Borderline problems

February 28, 2020

After my visit to the monastery with its waterfalls and the Solar Sisters I was a bit reluctant to leave this beautiful and quiet place. But, the Eastern part of Nigeria was promising with quieter roads and the prospect of getting in the mountains gave me some energy to continue. 

Royal visits

The road took me more up North with some headwinds. Combined with the slightly hilly regions it got more difficult and realised I was still near the Sahara. Therefore the winds blow mostly from the North and some kind of fog seemed to be there most of the day: Sahara dust! 

One day I was cycling and a car stops and comes to talk to me. He introduces himself as being the King of one of the Kingdoms I will cycle through. He invites me to come over to talk and have some food, and so I do. A great surprise to be visiting His Royal Highness Dauda Haruna Umaru Tiisintai of the Suntai Chiefdom. He gives me food, we chat and then I continue my journey. Just before I leave he tells me to visit other Kings on my way. One of the other kings died recently but I can still sleep in his lodge because some servants are still there. The next day I visit His royal highness Alk. Zubairu Hamman Gabda Muhammadu Sambo of the Gashake Kingdom. I get to sleep on one of his domains and he takes great care of me. I get to see his horse and when leaving to go up into the mountains he offers me some money for the road, which I can’t refuse!

Up to the hill

The Mambilla plateau is the last obstacle before Cameroon. It takes me up to 1800 m on a steep (most of the part is 10% average) and winding road. I’m very happy this section is asphalted and I get into my climbing rhythm again. The climb is hard but beautiful and many people cheer me on the way up.

Once on the plateau, the climbing isn’t over. It’s a constant up and down and in Gembu I decide to take the road to Dorofi. That’s a small smuggling route with mainly dirt tracks. Absolutely stunning scenery and I get a feeling of being in the Alps. It’s a tough road with many steep parts, downhill isn’t relaxing and going up takes tons of effort. One hill I need to get off the bike and push. There a guy stops his motorcycle and helps me push it, very grateful because it was not an easy task! The atmosphere is really relaxed and people waving and greeting in every village.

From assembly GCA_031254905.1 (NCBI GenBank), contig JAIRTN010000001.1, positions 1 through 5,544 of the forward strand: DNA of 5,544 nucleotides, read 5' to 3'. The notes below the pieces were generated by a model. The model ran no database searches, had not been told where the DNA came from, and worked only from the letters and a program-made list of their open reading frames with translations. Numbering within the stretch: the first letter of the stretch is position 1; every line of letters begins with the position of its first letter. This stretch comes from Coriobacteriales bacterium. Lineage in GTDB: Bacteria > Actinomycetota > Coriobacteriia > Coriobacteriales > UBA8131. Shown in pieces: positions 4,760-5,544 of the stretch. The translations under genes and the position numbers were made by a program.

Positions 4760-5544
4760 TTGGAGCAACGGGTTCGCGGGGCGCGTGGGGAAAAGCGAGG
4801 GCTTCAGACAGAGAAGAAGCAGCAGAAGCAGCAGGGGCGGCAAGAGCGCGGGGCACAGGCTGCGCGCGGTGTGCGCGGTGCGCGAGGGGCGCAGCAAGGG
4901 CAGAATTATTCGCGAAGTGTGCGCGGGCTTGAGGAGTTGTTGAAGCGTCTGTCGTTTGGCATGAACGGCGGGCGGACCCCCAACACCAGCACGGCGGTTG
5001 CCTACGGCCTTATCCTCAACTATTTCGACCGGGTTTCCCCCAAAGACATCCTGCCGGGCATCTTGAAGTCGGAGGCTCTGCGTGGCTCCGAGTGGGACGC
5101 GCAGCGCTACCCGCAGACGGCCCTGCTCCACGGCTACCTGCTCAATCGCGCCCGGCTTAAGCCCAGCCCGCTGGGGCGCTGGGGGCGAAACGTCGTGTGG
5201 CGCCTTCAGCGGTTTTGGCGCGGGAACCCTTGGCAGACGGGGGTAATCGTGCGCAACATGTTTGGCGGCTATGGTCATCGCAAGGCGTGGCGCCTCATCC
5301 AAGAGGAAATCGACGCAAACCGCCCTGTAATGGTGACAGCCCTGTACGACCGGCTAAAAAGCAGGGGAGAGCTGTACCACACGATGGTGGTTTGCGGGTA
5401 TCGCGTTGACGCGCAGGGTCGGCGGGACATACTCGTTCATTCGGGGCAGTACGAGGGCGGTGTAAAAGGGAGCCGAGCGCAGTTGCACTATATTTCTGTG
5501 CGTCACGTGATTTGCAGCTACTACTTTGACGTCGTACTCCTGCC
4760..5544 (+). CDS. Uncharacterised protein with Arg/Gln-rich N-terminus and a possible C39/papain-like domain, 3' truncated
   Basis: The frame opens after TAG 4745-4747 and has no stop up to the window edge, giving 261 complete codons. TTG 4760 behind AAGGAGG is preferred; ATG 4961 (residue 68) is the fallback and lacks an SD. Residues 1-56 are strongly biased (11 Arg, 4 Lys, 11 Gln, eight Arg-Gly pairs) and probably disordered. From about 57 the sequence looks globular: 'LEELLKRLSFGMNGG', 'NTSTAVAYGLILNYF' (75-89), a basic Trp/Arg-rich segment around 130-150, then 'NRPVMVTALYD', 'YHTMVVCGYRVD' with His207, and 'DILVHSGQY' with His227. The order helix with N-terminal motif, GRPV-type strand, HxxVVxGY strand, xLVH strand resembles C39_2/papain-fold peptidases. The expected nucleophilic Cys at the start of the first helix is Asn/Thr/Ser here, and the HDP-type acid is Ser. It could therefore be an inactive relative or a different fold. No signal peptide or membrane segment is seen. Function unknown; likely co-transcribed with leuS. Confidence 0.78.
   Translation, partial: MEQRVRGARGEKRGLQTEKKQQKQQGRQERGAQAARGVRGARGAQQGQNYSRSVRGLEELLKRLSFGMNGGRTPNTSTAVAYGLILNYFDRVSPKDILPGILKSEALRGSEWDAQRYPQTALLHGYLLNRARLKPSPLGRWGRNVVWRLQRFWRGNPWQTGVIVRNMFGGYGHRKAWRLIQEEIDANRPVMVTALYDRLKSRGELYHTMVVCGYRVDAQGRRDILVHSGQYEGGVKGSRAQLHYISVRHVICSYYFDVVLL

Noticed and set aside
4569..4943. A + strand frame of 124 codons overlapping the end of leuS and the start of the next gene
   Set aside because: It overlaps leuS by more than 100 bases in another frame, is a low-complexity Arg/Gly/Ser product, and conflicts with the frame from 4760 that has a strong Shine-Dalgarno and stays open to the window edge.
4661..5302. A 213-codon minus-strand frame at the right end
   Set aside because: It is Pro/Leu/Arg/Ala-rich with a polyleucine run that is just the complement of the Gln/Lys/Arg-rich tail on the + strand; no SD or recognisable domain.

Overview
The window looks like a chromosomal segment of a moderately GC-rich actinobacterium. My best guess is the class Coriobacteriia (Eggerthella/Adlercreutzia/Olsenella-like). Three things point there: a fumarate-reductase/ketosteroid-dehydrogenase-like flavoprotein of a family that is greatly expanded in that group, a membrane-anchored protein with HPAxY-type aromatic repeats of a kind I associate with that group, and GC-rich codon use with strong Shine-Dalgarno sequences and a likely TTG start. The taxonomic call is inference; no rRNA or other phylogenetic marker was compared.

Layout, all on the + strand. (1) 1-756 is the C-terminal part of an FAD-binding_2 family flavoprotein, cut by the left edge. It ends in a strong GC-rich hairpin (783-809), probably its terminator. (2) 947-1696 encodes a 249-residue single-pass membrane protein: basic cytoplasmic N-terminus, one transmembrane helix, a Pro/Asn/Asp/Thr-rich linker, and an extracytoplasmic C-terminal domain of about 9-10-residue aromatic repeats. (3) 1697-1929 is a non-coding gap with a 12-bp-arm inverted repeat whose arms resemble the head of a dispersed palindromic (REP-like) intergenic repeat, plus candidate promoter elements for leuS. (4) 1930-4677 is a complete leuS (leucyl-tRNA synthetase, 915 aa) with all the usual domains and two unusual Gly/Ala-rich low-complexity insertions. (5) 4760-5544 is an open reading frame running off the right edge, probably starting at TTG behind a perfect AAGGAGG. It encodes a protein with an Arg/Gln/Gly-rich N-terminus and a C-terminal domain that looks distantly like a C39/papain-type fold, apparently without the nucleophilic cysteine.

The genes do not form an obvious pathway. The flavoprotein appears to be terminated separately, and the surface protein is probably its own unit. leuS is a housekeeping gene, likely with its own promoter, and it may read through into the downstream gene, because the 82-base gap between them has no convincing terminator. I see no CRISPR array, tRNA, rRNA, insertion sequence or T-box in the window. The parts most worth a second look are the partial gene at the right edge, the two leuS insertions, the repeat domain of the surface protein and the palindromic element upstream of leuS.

Borderline intimidation

Once in the border town of Dorofi I try to find a safe place to sleep. It is the border zone with Cameroon and because of the conflicts this is a “red zone”. They bring me to a bar with some “rooms” where I can sleep safely. A couple of hours later the army and an immigration officer come to me. The immigration officer is really angry and says I have a big problem. I try to ask why but don’t really get an answer. I try not be impressed, which is hard when these guys are standing around with their guns. Then the army officer takes me in the bar and explains me that it is not safe to sleep.

It feels that they’re trying to confuse me and get a “good cop, bad cop” story on me. I stay calm and the immigration officer wants to see my passport. When he sees my passport it seems I even have a bigger problem. There is something wrong with the stamp they gave me when entering (one of the numbers was wrong he said, while everything was correct and legal). I’m sure I did nothing illegal and tell him that if the migration officer gave me the wrong stamp when entering, he should call him and not put the responsibility on me. Then he told me they could bring me to Gembu, with my response “no problem sir, I’ll just have to call my embassy from there”.